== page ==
Ideas and solutions
California requires its power providers to diversify their non-carbon-based generation methods, and solar, wind, nuclear and hydro are the options. Given the tragic situation in Japan, the safety measures associated with nuclear power generation will certainly be reviewed. A reasonable person would argue there is a cost to be paid for our reliance on electricity.
So, imagine my humor when I read of the gentleman who protested against Diablo Canyon in the ’80s and is now opposed to the solar project on the Carrizo Plain. If you oppose the solar project, you will certainly fight wind power (as birds occasionally are killed by the blades of the wind towers) as well as wave energy generation (because it may impact marine life). So, as you pick up your cell phone (electricity) to call your friends; before you toss your laptop (electricity) into your hybrid (electricity and fossil fuel) to drive to the local coffee house for your favorite cappuccino (electricity), be willing to pay the cost for what you rely on.
I mourn for those in Japan who have lost much, and I am grateful to live in a country where we can have healthy debate and share ideas and solutions.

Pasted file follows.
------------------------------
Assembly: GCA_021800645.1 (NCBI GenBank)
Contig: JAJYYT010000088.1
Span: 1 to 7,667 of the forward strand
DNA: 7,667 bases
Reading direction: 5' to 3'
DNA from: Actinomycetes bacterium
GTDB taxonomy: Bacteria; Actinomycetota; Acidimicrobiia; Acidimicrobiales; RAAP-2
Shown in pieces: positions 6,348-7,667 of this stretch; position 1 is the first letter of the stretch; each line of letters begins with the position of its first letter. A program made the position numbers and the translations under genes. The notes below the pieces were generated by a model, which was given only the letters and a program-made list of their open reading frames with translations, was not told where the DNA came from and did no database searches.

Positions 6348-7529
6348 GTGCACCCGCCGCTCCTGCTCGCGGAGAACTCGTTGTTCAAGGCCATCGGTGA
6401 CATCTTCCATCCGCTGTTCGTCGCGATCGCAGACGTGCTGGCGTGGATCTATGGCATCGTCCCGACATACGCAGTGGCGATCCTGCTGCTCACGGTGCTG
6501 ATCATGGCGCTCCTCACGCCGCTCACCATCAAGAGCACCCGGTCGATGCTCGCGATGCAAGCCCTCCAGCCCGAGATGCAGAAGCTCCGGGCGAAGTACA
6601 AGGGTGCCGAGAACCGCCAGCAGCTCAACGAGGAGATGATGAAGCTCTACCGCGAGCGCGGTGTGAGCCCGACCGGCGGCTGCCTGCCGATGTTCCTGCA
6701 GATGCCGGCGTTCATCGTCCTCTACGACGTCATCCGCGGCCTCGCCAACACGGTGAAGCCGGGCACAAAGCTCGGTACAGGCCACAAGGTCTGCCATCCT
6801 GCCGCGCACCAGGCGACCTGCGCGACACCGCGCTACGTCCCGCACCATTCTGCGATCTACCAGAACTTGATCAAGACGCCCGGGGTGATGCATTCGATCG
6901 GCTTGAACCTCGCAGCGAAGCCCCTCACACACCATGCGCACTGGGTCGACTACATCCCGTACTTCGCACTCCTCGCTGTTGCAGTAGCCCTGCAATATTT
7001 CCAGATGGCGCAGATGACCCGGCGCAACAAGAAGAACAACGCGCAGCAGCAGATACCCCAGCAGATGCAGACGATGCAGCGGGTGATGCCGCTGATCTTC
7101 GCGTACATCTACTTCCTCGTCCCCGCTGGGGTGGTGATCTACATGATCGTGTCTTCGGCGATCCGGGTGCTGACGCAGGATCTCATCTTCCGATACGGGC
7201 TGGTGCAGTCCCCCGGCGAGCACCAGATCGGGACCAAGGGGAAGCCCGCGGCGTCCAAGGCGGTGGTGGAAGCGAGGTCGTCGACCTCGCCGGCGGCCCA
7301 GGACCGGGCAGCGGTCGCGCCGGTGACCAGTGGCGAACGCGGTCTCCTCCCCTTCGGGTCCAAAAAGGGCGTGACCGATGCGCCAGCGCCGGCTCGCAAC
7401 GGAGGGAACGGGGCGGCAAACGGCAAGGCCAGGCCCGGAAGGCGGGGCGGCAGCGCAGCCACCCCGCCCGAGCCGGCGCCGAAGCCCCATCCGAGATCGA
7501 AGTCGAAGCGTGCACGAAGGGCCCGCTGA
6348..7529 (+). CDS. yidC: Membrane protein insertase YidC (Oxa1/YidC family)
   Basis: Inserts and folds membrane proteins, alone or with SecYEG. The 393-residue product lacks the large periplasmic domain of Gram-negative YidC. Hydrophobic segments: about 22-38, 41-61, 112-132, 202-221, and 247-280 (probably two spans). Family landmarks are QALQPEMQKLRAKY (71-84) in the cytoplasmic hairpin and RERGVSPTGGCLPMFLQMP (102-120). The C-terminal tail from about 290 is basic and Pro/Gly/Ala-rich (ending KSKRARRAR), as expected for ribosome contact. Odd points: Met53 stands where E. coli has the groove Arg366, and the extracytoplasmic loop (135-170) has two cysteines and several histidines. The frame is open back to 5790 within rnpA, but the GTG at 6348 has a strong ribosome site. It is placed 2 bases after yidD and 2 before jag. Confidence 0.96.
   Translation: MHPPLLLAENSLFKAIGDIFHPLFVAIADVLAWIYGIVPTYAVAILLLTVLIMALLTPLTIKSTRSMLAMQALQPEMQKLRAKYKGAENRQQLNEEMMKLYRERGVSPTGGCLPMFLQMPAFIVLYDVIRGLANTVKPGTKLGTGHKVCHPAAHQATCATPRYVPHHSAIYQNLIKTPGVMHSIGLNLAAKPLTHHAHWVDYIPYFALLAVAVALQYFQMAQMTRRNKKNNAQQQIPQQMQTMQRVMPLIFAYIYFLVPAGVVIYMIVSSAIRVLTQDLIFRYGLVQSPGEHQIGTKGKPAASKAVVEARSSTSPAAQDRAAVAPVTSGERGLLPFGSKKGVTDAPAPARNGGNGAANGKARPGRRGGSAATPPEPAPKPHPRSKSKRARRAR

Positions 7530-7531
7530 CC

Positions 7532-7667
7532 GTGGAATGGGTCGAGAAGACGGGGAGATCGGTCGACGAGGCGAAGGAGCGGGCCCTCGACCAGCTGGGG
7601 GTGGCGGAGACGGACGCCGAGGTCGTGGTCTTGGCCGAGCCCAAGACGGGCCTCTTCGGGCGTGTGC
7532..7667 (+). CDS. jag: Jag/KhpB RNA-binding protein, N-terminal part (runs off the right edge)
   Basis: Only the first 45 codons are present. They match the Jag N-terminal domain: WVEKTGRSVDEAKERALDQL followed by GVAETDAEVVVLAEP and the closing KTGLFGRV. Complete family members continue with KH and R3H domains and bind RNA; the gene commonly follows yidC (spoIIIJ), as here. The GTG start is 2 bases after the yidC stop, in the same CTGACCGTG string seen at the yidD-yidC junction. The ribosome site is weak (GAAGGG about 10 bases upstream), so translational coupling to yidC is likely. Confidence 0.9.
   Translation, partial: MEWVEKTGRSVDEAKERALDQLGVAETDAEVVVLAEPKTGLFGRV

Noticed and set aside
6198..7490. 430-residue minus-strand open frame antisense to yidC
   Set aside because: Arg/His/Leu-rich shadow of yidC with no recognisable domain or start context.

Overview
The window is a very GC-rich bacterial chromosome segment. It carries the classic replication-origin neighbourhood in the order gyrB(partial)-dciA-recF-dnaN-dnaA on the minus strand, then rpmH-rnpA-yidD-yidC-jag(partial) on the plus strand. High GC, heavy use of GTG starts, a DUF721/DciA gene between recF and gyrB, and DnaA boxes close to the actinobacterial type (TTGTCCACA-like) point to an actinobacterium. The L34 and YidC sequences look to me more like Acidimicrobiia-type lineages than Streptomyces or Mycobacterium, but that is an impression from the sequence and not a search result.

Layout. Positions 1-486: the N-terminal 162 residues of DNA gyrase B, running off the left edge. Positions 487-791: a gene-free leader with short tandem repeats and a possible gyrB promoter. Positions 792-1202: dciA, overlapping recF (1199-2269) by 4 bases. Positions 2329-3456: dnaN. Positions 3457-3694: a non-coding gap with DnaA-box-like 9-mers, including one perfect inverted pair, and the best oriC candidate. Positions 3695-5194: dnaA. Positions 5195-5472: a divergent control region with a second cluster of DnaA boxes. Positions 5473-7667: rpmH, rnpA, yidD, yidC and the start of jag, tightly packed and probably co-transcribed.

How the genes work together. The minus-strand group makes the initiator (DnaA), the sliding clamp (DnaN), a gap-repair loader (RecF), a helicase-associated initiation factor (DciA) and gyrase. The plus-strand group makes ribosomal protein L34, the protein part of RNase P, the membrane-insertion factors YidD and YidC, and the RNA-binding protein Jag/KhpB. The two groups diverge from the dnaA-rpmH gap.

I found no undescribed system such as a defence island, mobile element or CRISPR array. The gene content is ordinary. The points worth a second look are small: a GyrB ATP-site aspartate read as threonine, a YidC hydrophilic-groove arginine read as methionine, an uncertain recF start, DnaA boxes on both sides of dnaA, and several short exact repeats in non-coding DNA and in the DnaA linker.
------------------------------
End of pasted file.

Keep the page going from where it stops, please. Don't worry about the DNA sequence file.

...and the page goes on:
People are polluters
I read with both dismay and appreciation Richard Hawley’s plea (Letters, April 1) for clean air and water.
Dismay, because Mr. Hawley seems to think the polluters are not the people: “Will Congress stand with polluters or the people?” The people are the polluters. Privately, people are quite fond of pollution.
They like having the “freedom” to personally pollute the air and water with some very serious pollutants. Publicly, they engage in a rather transparent song-and-dance accompanied by vigorous gnashing of teeth about “corporate” pollution.
It puts the blame somewhere else, while eliminating the necessity to alter “path dependence.”
Path dependence, according to David Brooks (Commentary, March 31) is ongoing dysfunctional behavior “that began with a choice that made sense at a particular time in the past, but survived despite the eclipse of the justification for that choice.”
M. Power Giacoletti
I question loyalty to corporate giants as expressed in the article titled, “The real issue.”
As a resident of Atascadero and Walmart opponent, I attended the council meetings concerning the original Walmart application for a superstore. It was obvious those on the Walmart side were well-funded and well-fed (free hot dogs and bumper stickers). To credit Walmart with the best interest of anyone (excluding the personhood of Walmart) is to discount its massive war chest to get what it wants.
All the praise of Walmart’s neighborliness overlooks the power of the purse; to laud their beneficence speaks mainly to their public relations department’s well funded ability to buy exactly what they want, including loyalty. Stop drinking the Walmart Kool-Aid, Atascadero.